Saving the Children from Bad Educators

, Former Speaker of the House Newt Gingrich, Leave a comment

(These are excerpts of a Speech made by Former House Speaker Newt Gingrich in Charlotte, North Carolina and printed in the John Locke Foundation’s newsletter.—ed.)

The challenge for us to decide – do we want to do what it takes to compete successfully and remain the most productive, the most wealth creating, the most successful society in history? Or, do we want to relax and adopt the Western European model of elegant decay, hide from the competition but be relatively rich for a long time? And that is a core debate that we have to have as a country. Because if you want to compete, you have to transform litigation, regulation, taxation, education, health, and energy. Big challenges.

But if like some of our friends on the Left, we think that that’s just too hard then we ought to be honest and advocate sort of a French-style decay and be comfortable with high unemployment rates for the young, but pay them enough unemployment that they don’t mind. And you can go for a long time and gradually decay. But they are totally different models with totally different standards.

The institutions I would start with are, first, the schools. And I would set a very simple standard: save the children. Every state should pass a law that says if your school is not serving at least 80 percent of the children in the school, then every contact is null and void and the school can be changed tomorrow morning. And I would suggest to (formed North Carolina) Senator (John) Edwards the choice is simple. You want to save the children or save the bureaucrats?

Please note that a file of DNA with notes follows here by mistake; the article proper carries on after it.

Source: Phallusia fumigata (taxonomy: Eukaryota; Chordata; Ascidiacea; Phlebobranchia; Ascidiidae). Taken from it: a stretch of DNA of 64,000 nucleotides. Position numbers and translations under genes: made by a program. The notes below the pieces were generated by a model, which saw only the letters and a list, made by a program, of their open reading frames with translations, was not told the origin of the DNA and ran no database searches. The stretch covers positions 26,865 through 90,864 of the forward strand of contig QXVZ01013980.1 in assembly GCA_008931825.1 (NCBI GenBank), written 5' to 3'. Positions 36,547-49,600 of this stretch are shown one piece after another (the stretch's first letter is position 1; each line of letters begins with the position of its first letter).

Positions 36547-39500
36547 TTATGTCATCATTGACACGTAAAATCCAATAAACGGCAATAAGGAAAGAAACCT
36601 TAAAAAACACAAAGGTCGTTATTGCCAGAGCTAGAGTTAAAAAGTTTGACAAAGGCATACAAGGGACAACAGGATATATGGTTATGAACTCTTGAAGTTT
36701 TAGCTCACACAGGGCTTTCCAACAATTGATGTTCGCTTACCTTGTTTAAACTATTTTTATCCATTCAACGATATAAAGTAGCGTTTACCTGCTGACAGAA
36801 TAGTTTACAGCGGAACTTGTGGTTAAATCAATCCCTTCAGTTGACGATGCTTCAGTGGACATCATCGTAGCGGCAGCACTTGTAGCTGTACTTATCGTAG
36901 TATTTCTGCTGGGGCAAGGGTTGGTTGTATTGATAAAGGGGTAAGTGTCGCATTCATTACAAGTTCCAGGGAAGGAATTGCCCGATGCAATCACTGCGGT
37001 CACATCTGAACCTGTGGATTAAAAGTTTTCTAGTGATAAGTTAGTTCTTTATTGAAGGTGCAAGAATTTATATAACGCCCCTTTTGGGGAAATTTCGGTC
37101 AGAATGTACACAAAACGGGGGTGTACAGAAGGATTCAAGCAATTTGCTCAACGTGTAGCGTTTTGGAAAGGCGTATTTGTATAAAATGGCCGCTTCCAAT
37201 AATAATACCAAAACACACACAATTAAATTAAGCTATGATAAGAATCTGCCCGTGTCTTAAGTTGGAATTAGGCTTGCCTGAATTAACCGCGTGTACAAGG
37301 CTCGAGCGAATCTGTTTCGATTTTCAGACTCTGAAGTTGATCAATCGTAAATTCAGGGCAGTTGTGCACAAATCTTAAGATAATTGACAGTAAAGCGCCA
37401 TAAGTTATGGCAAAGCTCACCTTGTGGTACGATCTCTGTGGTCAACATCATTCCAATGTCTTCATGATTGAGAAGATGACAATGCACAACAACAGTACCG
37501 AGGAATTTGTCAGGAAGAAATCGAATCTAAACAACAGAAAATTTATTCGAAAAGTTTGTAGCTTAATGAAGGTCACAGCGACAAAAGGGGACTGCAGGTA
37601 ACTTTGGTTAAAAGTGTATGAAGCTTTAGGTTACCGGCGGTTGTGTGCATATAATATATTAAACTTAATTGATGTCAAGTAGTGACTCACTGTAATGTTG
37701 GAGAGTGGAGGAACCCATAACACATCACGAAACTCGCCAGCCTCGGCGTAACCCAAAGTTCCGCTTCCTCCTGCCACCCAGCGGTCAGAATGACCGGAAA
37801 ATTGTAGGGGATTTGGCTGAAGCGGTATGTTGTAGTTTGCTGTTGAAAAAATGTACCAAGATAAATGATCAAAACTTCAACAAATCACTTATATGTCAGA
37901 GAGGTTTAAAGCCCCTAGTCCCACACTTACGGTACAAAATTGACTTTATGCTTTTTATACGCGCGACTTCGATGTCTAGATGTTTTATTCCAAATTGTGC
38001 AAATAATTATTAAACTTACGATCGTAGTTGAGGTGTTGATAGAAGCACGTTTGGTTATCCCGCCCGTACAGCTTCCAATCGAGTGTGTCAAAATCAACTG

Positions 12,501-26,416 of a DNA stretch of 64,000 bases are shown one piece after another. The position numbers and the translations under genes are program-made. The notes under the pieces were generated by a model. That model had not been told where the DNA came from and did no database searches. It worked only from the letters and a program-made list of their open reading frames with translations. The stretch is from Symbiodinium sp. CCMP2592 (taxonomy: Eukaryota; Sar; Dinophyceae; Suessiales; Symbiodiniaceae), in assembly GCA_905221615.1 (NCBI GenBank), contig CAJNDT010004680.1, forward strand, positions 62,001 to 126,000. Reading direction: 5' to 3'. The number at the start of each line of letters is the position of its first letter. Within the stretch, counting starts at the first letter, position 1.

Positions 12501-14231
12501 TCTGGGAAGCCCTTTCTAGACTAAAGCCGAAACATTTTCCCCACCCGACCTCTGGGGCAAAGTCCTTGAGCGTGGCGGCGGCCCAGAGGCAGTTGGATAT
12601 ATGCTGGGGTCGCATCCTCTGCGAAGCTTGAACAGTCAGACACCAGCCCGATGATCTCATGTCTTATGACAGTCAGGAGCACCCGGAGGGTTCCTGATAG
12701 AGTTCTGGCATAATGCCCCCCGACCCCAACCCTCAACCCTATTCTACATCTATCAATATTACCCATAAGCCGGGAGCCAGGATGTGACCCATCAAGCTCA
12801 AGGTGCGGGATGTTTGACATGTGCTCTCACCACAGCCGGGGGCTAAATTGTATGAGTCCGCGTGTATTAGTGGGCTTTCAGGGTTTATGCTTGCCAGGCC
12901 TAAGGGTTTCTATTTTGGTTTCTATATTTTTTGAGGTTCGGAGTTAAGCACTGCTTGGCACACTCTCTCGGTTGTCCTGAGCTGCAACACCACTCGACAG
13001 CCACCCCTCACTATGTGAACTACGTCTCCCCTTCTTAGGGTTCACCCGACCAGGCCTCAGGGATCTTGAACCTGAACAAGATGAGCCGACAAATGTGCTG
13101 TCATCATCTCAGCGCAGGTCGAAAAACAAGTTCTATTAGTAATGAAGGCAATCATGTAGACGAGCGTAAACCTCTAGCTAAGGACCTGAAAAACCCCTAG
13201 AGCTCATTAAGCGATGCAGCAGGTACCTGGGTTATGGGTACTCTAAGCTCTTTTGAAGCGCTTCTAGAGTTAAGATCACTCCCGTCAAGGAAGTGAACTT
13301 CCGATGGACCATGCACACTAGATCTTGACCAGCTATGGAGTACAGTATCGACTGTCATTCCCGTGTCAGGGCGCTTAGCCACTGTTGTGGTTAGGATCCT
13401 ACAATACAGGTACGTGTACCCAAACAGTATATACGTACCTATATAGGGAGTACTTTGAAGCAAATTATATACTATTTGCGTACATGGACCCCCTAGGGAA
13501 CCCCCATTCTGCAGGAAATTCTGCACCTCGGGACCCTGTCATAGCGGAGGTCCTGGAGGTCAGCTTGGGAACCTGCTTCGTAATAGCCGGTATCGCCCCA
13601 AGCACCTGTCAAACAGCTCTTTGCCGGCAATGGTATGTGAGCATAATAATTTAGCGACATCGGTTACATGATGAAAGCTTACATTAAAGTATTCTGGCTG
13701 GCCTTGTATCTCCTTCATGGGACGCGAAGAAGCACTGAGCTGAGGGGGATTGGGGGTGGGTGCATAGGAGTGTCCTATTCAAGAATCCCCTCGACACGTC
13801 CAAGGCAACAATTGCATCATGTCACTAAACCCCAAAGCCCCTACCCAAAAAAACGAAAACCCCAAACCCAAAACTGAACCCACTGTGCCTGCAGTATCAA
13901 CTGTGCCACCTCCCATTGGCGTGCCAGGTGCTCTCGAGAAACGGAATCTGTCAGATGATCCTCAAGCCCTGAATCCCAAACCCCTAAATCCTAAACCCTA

There is not a second choice here. We have tried for 23 years to find a way to convince the bureaucrats to be better, and you can’t do it. So you simply set a metric of achievement.

I want every child in American to learn how to read and write. This does not require sophisticated, complex federal testing. It requires something as simple as – give them a book. If they hold the book upside down they probably aren’t yet – in Louisiana, in New Orleans, there was a high school which graduated a valedictorian who could not read. Now that should be described honestly as total moral corruption. When you give a student As for 12 years without their reading, you have cheated the taxpayer, you have cheated the student, you have cheated the process of learning, and the people who are cheats ought to be fired for having cheated. The question is simple. Which matters more, saving the children or saving the bureaucrats?